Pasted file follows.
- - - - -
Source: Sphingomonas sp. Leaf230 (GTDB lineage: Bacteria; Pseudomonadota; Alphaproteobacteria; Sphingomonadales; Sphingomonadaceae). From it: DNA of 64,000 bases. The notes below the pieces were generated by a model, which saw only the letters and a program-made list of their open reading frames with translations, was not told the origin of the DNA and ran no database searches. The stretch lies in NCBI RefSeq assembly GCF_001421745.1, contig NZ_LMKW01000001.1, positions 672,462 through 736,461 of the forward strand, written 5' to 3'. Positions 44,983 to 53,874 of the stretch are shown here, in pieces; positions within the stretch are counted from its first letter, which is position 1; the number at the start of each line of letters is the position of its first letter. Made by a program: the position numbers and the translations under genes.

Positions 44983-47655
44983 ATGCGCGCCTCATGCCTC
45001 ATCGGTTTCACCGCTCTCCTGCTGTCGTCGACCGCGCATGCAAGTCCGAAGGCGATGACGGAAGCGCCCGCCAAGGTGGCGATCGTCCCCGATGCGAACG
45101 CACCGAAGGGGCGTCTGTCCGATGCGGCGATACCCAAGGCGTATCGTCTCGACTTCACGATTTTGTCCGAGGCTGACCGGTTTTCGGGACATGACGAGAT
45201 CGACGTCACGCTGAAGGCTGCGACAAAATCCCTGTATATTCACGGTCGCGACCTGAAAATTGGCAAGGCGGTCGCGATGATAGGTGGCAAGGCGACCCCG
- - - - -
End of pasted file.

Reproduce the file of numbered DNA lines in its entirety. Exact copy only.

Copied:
Source: Sphingomonas sp. Leaf230 (GTDB lineage: Bacteria; Pseudomonadota; Alphaproteobacteria; Sphingomonadales; Sphingomonadaceae). From it: DNA of 64,000 bases. The notes below the pieces were generated by a model, which saw only the letters and a program-made list of their open reading frames with translations, was not told the origin of the DNA and ran no database searches. The stretch lies in NCBI RefSeq assembly GCF_001421745.1, contig NZ_LMKW01000001.1, positions 672,462 through 736,461 of the forward strand, written 5' to 3'. Positions 44,983 to 53,874 of the stretch are shown here, in pieces; positions within the stretch are counted from its first letter, which is position 1; the number at the start of each line of letters is the position of its first letter. Made by a program: the position numbers and the translations under genes.

Positions 44983-47655
44983 ATGCGCGCCTCATGCCTC
45001 ATCGGTTTCACCGCTCTCCTGCTGTCGTCGACCGCGCATGCAAGTCCGAAGGCGATGACGGAAGCGCCCGCCAAGGTGGCGATCGTCCCCGATGCGAACG
45101 CACCGAAGGGGCGTCTGTCCGATGCGGCGATACCCAAGGCGTATCGTCTCGACTTCACGATTTTGTCCGAGGCTGACCGGTTTTCGGGACATGACGAGAT
45201 CGACGTCACGCTGAAGGCTGCGACAAAATCCCTGTATATTCACGGTCGCGACCTGAAAATTGGCAAGGCGGTCGCGATGATAGGTGGCAAGGCGACCCCG